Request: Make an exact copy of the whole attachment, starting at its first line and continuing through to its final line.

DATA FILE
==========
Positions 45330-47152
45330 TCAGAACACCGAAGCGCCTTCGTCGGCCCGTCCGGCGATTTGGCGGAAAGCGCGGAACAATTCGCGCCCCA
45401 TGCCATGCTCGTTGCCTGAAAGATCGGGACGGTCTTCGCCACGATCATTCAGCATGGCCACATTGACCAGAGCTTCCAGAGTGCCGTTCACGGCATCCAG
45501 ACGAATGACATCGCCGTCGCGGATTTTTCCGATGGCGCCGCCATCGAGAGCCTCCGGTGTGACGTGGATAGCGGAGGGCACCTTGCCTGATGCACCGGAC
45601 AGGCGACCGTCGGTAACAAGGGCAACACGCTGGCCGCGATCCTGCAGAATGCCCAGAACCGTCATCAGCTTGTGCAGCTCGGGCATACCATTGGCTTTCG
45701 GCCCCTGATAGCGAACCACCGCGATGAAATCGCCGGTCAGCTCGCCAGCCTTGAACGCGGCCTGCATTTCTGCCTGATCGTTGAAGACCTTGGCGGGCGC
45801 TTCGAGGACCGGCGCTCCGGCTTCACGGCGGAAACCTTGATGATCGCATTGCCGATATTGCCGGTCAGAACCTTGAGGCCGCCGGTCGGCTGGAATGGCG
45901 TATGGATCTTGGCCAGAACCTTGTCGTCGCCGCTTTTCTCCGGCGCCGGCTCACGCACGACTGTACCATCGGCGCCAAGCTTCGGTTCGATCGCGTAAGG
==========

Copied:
Positions 45330-47152
45330 TCAGAACACCGAAGCGCCTTCGTCGGCCCGTCCGGCGATTTGGCGGAAAGCGCGGAACAATTCGCGCCCCA
45401 TGCCATGCTCGTTGCCTGAAAGATCGGGACGGTCTTCGCCACGATCATTCAGCATGGCCACATTGACCAGAGCTTCCAGAGTGCCGTTCACGGCATCCAG
45501 ACGAATGACATCGCCGTCGCGGATTTTTCCGATGGCGCCGCCATCGAGAGCCTCCGGTGTGACGTGGATAGCGGAGGGCACCTTGCCTGATGCACCGGAC
45601 AGGCGACCGTCGGTAACAAGGGCAACACGCTGGCCGCGATCCTGCAGAATGCCCAGAACCGTCATCAGCTTGTGCAGCTCGGGCATACCATTGGCTTTCG
45701 GCCCCTGATAGCGAACCACCGCGATGAAATCGCCGGTCAGCTCGCCAGCCTTGAACGCGGCCTGCATTTCTGCCTGATCGTTGAAGACCTTGGCGGGCGC
45801 TTCGAGGACCGGCGCTCCGGCTTCACGGCGGAAACCTTGATGATCGCATTGCCGATATTGCCGGTCAGAACCTTGAGGCCGCCGGTCGGCTGGAATGGCG
45901 TATGGATCTTGGCCAGAACCTTGTCGTCGCCGCTTTTCTCCGGCGCCGGCTCACGCACGACTGTACCATCGGCGCCAAGCTTCGGTTCGATCGCGTAAGG